It’s Time to Stop Advertising Montana

Beartooth Range. Photo: Jeffrey St. Clair.

Every governor in recent memory, Democrat or Republican, has jumped on the “market Montana” bandwagon and spent millions of dollars inviting any and all to “come to Montana.” Despite the fact that Montanans have a very well-deserved reputation for being kind and welcoming people, the reality is that our concepts of “elbow room” — as well as our ability to live and recreate in our own state — are increasingly diminished by the flood of in-migrants and tourists who do not show respect for Montanans, our environment or our state. Viewing the situation objectively, it’s time to quit advertising Montana and spend the advertising money — along with a lot more — dealing with the impacts past advertising has wrought.

It’s not hyperbole to say many long-time Montanans are alarmed at what is happening to our state. Suddenly, home prices are so far out of reach for Montanans it’s almost impossible for young couples to buy a home and raise a family. And while Montana’s average home price now soars upward, the per capita income for working Montana jobs has remained seriously behind skyrocketing home and land prices.

It’s really no mystery how this happened. Montana still has what most states lost long ago. Nearly all the native species that were here when Lewis and Clark rolled through more than 200 years ago are still here. While many of those species are fighting extinction due to habitat fragmentation, resource extraction, development and pollution, they’re still here — like long-time Montanans, hanging on despite tremendous pressure from what is facetiously termed “progress.”

What do those out-of-staters, living in crowded conditions, breathing air so polluted their children are increasingly afflicted by asthma, and commuting in bumper-to-bumper traffic with its ancillary road rage, think when they see the ads for Montana? One wouldn’t be wrong to suspect the too-blue skies, clear rivers full of large wild trout, majestic bison, elk, deer and antelope herds without a building in sight would be seen as a paradise compared with the typical living conditions in most other states.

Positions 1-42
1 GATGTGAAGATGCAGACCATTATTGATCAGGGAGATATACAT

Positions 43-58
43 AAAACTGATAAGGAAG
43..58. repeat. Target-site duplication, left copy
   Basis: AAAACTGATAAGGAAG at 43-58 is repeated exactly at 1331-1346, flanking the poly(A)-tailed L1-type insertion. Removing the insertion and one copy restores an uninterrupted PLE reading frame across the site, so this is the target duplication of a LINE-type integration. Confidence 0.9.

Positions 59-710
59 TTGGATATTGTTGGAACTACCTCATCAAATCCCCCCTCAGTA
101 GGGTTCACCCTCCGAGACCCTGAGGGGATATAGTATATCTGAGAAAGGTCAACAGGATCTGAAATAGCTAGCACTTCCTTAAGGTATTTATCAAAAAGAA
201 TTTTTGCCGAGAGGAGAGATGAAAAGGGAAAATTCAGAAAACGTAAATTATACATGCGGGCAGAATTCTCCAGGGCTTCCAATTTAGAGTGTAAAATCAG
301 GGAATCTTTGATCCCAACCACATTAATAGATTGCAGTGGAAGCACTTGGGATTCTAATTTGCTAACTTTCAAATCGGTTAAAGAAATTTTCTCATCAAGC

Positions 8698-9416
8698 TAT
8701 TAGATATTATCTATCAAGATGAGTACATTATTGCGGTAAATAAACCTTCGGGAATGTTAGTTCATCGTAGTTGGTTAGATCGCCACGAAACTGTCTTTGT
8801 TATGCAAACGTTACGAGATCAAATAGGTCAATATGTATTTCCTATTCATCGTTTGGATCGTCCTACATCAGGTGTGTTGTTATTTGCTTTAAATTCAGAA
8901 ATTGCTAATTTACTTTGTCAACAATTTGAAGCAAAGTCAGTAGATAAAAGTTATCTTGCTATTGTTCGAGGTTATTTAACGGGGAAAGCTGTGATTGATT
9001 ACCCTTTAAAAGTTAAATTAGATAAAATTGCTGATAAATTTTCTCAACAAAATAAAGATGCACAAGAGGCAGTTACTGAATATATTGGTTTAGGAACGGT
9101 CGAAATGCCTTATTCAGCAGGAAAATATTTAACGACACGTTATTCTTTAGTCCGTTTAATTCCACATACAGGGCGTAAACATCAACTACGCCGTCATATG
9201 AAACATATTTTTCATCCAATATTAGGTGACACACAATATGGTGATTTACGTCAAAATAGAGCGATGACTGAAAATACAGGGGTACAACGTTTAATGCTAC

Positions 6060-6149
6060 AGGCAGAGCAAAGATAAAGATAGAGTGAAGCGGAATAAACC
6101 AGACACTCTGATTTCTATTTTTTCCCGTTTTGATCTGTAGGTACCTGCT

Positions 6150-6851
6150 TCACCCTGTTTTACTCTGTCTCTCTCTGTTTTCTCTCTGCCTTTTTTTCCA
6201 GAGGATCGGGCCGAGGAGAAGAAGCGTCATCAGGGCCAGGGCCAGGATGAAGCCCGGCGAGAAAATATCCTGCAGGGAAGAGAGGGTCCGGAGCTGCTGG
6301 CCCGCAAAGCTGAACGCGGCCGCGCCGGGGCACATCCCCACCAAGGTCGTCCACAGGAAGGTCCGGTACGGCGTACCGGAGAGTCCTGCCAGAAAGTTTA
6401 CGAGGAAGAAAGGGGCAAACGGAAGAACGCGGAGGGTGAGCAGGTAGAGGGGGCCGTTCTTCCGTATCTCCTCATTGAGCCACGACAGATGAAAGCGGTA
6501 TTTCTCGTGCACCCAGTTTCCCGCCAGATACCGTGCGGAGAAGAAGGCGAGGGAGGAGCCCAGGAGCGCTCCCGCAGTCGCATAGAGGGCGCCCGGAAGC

The result? Those who can afford to move here are doing so. Bozeman was overrun by trustfunders years ago and now serves as a lesson in just how quickly paradise can be lost when advertising big mountains, world-class skiing, internationally famous trout streams and open space prove irresistible. Unlike our mega-wealthy in-migrant governor, those he pretends to govern making Montana wages are simply priced out of the market. Many Montanans, including those who grew up in Bozeman, now avoid the place as unrecognizable to the beautiful little town they once loved.

One of the basic tenets of capitalism — and its greatest myth — is that continuous growth is both possible and necessary. How that can happen on a finite resource base and finite ability to absorb increasing amounts of pollution is ignored. As has often been said, “continuous growth is the mindset of a cancer cell.” And much like capitalism, neither the cancer cell nor the short-sighted “market Montana” capitalists care about the consequences.

Make no mistake, fellow Montanans, we are at a tipping point. If you doubt it, just go to a state park, your favorite river or lake, or formerly “secret” hunting spot — or try and out-bid wealthy in-migrants to buy a home for your family. The choice for our future should belong to us before it’s simply too late. Halting the out-of-state advertising — and using the funds to address the impacts — would be a very, very good first step in dealing with the mounting problems before Montana is truly paradise lost.


George Ochenski is a columnist for the Daily Montanan, where this essay originally appeared.